Resolutions are easy to make. The problem is, they’re even easier to break. Nevertheless, making New Year’s resolutions is a must for business owners. In my never-ending quest to make things easier for entrepreneurs, I’ve come up with some resolutions that shouldn’t be that hard to keep and that should help all of us. What follows may not seem like typical New Year’s resolutions. But that’s just as well, since this isn’t going to be a typical year. The sunniest predictions for 2009 say the economy will start to turn around in the fall, but that it will still take at least another year before we’re back to where we were. I’m not saying this to sound discouraging; it’s just the reality we entrepreneurs must now face. If some of these resolutions sound a bit familiar, I’ve discussed a few of these ideas in previous columns.
The same old solutions are simply not going to work these days. So Resolution #1 is to think smarter. Apply new solutions to old (and new) challenges. Stop doing what you’ve always done and ask yourself, What else you can offer with what you’ve got? “Do more with less” may be a cliche, but it’s a good mantra to adopt in 2009.
That leads nicely to Resolution #2 — Be resourceful. There are lots of ways to spend less and achieve the same (or better) results. Audit your business. Check for inefficiencies. This could be as complex as reviewing credit and collection policies or adopting a new inventory tracking system, or as simple as switching to energy-efficient appliances, equipment, and light bulbs (like the new ball they dropped in Times Square).
Speaking of equipment, Resolution #3 is about technology. Too many of you think you can’t afford to upgrade, but really you can’t afford not to. Old hardware sucks time and can literally slow your business down. Outdated software is just inefficient and can easily affect productivity, which of course will likely impact revenues and profits. There are bargains aplenty out there, so it’s actually a good time to upgrade your technology.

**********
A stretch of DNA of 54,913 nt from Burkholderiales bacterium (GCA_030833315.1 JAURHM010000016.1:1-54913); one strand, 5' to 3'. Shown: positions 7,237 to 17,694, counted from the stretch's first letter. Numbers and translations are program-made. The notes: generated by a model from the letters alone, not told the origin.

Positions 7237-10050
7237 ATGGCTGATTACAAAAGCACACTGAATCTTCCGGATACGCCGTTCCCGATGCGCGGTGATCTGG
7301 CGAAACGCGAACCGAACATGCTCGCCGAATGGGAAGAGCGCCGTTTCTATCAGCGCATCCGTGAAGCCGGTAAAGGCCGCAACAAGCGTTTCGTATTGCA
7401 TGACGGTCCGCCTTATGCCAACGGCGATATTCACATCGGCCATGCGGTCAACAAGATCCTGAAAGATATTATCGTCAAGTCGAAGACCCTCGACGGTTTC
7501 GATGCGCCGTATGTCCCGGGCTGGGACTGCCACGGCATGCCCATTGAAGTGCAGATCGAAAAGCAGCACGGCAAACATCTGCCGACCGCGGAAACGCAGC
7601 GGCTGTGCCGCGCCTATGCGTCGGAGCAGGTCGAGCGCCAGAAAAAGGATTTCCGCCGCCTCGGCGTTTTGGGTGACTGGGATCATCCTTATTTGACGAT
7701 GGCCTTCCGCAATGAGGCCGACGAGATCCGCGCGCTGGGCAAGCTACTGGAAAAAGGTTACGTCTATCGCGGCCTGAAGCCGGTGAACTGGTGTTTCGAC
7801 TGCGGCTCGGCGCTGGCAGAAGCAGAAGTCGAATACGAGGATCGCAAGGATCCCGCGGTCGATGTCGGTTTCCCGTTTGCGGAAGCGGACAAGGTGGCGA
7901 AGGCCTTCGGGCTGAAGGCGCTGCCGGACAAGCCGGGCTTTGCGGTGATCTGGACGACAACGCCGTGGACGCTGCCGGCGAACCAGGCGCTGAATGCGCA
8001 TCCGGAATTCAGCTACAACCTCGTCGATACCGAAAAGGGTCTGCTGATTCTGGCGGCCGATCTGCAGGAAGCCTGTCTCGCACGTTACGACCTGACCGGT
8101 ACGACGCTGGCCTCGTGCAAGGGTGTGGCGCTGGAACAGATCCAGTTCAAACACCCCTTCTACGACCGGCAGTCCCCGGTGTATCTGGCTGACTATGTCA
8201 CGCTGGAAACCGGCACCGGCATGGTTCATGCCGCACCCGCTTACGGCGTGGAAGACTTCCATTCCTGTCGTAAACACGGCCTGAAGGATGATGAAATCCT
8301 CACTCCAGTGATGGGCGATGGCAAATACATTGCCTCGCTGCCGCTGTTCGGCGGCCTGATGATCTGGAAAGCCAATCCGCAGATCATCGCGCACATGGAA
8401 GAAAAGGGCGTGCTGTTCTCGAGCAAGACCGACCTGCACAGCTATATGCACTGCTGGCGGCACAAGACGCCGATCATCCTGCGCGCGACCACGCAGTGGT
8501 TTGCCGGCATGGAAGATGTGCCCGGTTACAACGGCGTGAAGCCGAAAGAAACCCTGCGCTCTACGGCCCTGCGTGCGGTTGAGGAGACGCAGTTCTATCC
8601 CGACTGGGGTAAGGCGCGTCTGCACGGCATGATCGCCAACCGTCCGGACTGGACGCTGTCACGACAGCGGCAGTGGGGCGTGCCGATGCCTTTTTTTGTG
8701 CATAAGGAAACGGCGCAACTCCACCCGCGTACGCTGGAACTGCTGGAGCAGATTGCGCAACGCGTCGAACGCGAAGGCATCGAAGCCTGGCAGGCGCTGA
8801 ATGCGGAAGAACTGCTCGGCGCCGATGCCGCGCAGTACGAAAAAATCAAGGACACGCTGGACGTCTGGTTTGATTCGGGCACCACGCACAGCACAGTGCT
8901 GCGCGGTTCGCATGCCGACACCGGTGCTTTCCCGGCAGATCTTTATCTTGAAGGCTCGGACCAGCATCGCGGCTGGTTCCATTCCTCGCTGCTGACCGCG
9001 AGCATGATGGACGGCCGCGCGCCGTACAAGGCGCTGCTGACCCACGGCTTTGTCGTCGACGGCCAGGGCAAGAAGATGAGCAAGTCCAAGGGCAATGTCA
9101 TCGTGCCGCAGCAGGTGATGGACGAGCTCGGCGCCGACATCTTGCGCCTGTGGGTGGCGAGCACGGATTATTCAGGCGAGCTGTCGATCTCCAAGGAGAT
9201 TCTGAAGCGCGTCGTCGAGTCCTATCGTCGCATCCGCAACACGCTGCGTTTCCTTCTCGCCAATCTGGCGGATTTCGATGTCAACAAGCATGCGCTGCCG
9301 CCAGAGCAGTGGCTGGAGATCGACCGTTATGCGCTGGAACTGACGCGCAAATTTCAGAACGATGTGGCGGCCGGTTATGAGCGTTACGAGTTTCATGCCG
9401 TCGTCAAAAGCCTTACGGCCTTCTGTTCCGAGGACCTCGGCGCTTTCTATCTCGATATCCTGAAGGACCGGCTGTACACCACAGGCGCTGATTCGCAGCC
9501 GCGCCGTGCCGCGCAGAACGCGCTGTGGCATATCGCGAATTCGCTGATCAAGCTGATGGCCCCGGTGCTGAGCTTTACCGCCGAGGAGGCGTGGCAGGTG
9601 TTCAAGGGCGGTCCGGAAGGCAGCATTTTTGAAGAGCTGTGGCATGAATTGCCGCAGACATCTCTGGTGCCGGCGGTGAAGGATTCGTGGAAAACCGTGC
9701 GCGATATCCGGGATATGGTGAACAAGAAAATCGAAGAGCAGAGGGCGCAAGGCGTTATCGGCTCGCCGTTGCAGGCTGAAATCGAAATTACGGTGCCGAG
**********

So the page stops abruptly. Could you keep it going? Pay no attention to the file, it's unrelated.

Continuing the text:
But technology is more than hardware and software. It’s e-strategies as well. Do you have a Web site? What do you use it for? Is it optimized? Do you send out e-mail newsletters and other announcements to your customers and clients? Though many of us are just now really embracing Web 2.0, the next generation of Web marketing is already upon us. Are you using video on your site? Will your customers benefit from a webinar or podcast? What about social media? Are you on LinkedIn? Does your business have a presence on Facebook? Are you Twittering? Have you considered offering or participating in affiliate programs?
Remember the old adage “The squeaky wheel gets the grease”? That’s Resolution #4. Speak up. Ask for what you want. Nearly every business is in the same dire straits these days, so everyone is negotiating. Don’t buy anything without at least asking for the best price. Talk to your landlord about renegotiating your office lease. Check real estate prices. People are buzzing about the troubles about to affect the commercial real estate market, much like the problems we’ve seen in the housing market the last two years. Is it worth it for you to buy office/commercial space rather than lease it?
You also need to talk about what you need. As I wrote several weeks ago, this is not the time to keep your troubles to yourself. So Resolution #5 is to open up. Let your employees know how things are going so they can help if you need it. It’s better to tell the truth than to hide it. Uninformed workers are often immobilized by fear of the unknown, so sharing the state of your business keeps everyone focused on what is, rather than what may be.
Resolution #6 comes from Norris Krueger, otherwise known as Dr. Optimism, advocate for Idaho small businesses and blogger at entrepreneurshipidaho.blogspot.com. Norris says this year all entrepreneurs need to ask themselves, “What can I do to help other entrepreneurs?” This help can take many forms — partnerships, strategic alliances, etc. — but at the very least you should do business with your fellow business owners whenever possible. And as Dr. Optimism himself says, this “we’re all in this together” attitude is not an optimistic outlook, but rather a realistic one.
When “seeking” resolutions, I turned to Twitter and asked for suggestions. Resolution #7 came from Brice Sloan, a former diplomat and current owner of Sloan Security Fencing in Idaho (he came from Norris Krueger’s Twitter network). Sloan’s suggestion is to identify “the three people you can call at 3 a.m. when you have a problem and cherish them.” How smart is that? If you can’t think of three people who fit the bill, your2009 resolution should be to find them.
My personal resolution is to continue to educate and advocate on your behalf. America needs to break away from the “bigger is better” philosophy. Let’s make 2009 the year of the small business. Resolve to start a business. Or to grow the one you have. That’s the best way to help the American and global economies grow.
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